headphones and iphone

Exactly three years ago in 2020 I was obsessed with Panic! At the Disco.  I was convinced Brendon Urie was communicating with me through the lyrics in his songs. Every single song had a personal meaning meant for me and together we would conquer the fate of the universe.  Only trouble was, it wasn’t real … I was having a Bipolar episode.

See that’s the trouble with Bipolar, it’s a tricky little customer.  It disguises itself as something enjoyable, something innocent and ten out of ten times the onset of mine is a fascination with music. 

It starts off as a song, and in 2020 it was…

“High Hopes”

…I looked on iTunes and over the course of two months I downloaded every song, every album, every collaboration Brendon Urie had ever done on to my iPod and listened to Panic! at the Disco and Panic! at the Disco only.  I’m serious, every bus journey, train journey, lunch break; even the working day was consumed by Brendon Urie’s voice and his disjointed lyrics that I made sense of in my head to suit my purpose…my mission.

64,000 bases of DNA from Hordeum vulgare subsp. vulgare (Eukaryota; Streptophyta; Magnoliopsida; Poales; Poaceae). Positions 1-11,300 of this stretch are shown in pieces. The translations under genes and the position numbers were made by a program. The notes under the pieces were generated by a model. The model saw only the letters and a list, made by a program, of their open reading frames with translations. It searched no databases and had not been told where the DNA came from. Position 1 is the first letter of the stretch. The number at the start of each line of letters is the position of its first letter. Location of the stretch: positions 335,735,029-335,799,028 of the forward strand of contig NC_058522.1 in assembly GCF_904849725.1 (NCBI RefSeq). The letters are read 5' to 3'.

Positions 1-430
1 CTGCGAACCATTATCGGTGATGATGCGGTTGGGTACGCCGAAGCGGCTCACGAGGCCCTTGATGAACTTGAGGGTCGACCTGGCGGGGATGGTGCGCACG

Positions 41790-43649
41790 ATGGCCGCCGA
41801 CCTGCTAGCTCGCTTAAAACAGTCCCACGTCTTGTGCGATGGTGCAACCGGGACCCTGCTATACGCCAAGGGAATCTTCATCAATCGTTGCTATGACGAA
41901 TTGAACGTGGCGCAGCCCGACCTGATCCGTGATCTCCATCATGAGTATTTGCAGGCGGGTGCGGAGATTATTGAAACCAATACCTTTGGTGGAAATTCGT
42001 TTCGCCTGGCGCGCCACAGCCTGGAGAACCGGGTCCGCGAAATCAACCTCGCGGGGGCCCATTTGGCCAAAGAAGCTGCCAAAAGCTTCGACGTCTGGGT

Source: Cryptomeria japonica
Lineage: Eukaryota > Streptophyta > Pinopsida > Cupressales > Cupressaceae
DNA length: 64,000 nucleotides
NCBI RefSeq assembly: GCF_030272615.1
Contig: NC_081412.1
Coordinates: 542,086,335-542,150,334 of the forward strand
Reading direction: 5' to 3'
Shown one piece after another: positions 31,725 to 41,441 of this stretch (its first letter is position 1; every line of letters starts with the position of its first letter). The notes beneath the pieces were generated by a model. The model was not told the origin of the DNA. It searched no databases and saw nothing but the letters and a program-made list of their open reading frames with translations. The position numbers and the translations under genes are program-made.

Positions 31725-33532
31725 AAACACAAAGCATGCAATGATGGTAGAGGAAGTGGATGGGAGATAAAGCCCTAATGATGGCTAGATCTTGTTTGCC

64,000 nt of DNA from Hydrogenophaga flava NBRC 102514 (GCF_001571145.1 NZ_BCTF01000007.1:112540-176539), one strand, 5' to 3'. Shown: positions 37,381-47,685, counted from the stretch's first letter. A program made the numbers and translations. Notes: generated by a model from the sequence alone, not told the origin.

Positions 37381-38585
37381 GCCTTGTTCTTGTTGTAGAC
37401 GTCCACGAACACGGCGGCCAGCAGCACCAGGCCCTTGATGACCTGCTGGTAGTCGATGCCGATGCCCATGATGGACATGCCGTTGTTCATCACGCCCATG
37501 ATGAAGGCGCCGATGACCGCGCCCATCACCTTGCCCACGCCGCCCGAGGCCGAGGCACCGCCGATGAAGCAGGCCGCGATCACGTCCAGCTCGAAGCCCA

Panic at the Disco release gravity defying video for 'High Hopes' |  OUTInPerth | LGBTQIA+ News and Culture

I know it sounds crazy.  I know it’s impossible to comprehend and I’m not sure I can even explain it; but this isn’t the first time and it certainly wasn’t the last.

I have always been addicted to music.  When I write stories I have music in my ears that helps me to set the scene and create the personalities and sometimes the appearances of my characters.  When I was at school I would sit in my bedroom and listen to the Top 40 just waiting for a song by Ocean Colour Scene or Kula Shaker to place.  I went to sleep listening to Meat Loaf through my headphones and in PE I would internally sing the words to…